Thursday, March 11, 2010

Why do politicians continue to talk to the news media?

Imagine you're an elected pol., and you want to communicate with the proles, tell them what a wonderful job you're doing, apply a little of the old oil with a view to enhancing your electability. What do you do about it?

The problem is, sort of, a logistical one: if you're a British MP for example, you've probably got somewhere between 50,000 and 100,000 voters in your constituency. Assume a turn-out of 60% in any given election, that is 30,000 to 60,000 voters you need to be able to communicate with, clearly more than can be spoken to in person or even, in all likelihood, at mass rallies if such were the vogue. If you're a politician with a national portfolio, like a party leader for instance, or even an MEP with a constituency of a half million voters, the problem is compounded.

Until recently, the answer to this problem appeared to be: use the news media, talk to journalists directly and issue press releases widely to any news agency with a distribution network, get them to do your dirty work for you.

There was just one small problem with this. Journalists started, I think probably sometime in the early sixties after satires like That Was The Week That Was, to become less deferential towards politicians, less willing to report them obligingly in their own terms, and readier, it followed, to look behind and between their words for hidden meanings, to analyse, compare and contrast. There developed, as a result, a very uneasy relationship between pols. and hacks. The pols. needed the hacks for the reasons already stated, the hacks needed the pols. as an easy source of news (even when nothing had actually happened, so much as one pol. would, for example, issue a press release attacking an opponent; in such cases there was often no literal exchange of words between the attacker and attackee, just a dispute by proxy carried out over the newswires).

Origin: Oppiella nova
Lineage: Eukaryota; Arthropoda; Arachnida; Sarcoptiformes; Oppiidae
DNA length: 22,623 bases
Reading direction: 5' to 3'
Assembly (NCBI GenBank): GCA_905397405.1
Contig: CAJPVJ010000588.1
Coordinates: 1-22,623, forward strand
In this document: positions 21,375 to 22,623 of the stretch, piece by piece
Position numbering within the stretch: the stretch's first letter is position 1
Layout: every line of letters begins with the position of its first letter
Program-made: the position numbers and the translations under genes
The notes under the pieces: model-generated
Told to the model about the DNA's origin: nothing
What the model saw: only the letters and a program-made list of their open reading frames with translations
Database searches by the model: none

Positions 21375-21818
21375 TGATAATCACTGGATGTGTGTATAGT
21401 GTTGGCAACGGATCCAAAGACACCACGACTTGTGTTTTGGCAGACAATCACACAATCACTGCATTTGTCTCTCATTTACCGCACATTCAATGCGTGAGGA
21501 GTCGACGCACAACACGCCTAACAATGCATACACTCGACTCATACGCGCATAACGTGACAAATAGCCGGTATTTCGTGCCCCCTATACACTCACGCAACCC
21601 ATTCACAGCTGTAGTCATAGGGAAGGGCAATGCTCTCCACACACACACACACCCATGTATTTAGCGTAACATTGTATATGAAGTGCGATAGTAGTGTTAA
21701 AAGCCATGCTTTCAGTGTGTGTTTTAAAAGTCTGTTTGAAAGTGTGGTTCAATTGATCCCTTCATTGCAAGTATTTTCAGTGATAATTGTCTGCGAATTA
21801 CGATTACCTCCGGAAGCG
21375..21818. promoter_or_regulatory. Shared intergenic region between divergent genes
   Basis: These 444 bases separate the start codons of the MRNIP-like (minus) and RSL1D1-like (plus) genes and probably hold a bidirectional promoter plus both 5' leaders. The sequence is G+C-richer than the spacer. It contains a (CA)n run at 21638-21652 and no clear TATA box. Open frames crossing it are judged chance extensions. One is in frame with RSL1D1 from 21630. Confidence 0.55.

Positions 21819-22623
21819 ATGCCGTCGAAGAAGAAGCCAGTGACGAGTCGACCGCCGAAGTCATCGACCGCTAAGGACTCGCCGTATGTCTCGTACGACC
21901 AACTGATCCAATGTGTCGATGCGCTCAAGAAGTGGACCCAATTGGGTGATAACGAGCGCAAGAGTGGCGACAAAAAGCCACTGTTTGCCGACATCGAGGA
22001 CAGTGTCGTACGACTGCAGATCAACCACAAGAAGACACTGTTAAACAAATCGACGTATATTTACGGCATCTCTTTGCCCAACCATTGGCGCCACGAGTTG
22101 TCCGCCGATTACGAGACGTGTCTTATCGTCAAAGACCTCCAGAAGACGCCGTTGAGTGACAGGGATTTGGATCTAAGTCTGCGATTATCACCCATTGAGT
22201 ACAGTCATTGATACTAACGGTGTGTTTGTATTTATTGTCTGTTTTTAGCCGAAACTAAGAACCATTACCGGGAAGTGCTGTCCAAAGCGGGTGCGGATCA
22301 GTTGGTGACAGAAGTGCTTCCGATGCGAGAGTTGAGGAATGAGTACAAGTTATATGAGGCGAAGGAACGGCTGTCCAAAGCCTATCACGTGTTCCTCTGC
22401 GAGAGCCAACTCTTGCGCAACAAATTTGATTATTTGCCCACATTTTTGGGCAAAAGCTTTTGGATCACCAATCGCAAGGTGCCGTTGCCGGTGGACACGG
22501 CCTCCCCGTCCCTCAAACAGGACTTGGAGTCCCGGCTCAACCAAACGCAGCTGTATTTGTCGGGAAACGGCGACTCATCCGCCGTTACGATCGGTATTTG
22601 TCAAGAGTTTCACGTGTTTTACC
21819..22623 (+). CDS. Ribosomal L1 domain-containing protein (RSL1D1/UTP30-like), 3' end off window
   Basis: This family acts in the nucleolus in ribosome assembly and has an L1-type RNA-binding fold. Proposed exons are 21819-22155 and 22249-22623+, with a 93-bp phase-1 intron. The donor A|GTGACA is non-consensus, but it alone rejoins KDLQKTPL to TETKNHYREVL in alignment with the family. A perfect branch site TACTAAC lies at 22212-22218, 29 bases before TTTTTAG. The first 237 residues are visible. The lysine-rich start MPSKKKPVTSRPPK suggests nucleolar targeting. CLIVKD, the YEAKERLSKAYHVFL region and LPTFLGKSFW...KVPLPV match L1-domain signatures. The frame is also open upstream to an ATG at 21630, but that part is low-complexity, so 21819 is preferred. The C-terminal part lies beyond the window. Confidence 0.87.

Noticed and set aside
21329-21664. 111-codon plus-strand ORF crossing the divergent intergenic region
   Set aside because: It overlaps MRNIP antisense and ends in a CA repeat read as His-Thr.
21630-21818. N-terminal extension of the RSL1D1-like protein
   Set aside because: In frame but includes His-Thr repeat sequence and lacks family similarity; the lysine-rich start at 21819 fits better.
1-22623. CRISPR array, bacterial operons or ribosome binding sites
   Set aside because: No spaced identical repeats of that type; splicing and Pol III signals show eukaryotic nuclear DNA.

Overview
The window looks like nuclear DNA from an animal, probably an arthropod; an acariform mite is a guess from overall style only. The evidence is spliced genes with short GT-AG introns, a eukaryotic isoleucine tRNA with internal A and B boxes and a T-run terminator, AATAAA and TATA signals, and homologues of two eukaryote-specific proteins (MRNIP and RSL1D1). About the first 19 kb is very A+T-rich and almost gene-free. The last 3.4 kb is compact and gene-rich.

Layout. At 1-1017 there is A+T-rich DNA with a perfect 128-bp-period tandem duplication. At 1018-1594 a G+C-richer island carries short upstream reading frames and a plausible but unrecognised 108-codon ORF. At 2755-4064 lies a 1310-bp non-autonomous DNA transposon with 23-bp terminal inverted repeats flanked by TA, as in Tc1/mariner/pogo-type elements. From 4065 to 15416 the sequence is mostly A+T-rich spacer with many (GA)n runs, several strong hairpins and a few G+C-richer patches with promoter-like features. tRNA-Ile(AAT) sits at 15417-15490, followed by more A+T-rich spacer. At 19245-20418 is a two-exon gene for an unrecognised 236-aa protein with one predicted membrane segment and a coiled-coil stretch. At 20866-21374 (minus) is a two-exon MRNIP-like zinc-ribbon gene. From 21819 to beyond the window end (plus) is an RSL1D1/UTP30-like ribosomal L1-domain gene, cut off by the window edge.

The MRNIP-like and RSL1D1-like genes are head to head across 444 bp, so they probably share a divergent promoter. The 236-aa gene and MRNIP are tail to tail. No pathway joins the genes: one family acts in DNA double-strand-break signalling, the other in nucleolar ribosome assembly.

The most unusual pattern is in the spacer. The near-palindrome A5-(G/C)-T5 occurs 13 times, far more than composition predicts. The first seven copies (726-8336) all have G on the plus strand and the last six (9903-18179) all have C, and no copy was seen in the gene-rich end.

In time, the pols. started to adapt to the changed environment, charming some hacks into compliance (I think it was Stephen Glover at The Spectator who used to call The Guardian's Roy Greenslade 'Roy Campbell Greenslade' because of his suspected proximity to chief Blair spin doctor Alistair Campbell), feeding others stories at the expense of their rivals and freezing out other unfavoured hacks altogether. Not that the hacks took this lying down, their methods evolved, too, as did their sophistication in understanding how they were being used. Even sections of the public developed media savvy, and learned to look behind the heat in a news story to try and understand whether there was any light to be perceived.

That, I think, was the point at which the internet age came in; pols. and hacks co-exisitng in an uneasy dance of dependance, helping each other and, increasingly often, ruining each other.

Well, not quite. By the mid-1990s journalists were routinely ruining politicians, whether through sordid revelations or - as in the cases of Archer and Aitken - court cases. But the shoe was rarely on the other foot. George Galloway, several years back won a libel action against The Daily Telegraph's allegations that he had been on Saddam Hussain's payroll (although I think he won on the rather rarefied grounds that they hadn't given him a chance to comment before printing the allegations), but certainly my unscientific perception is that his win was unusual; it's the news media that usually claims pols.' scalps, not the other way around.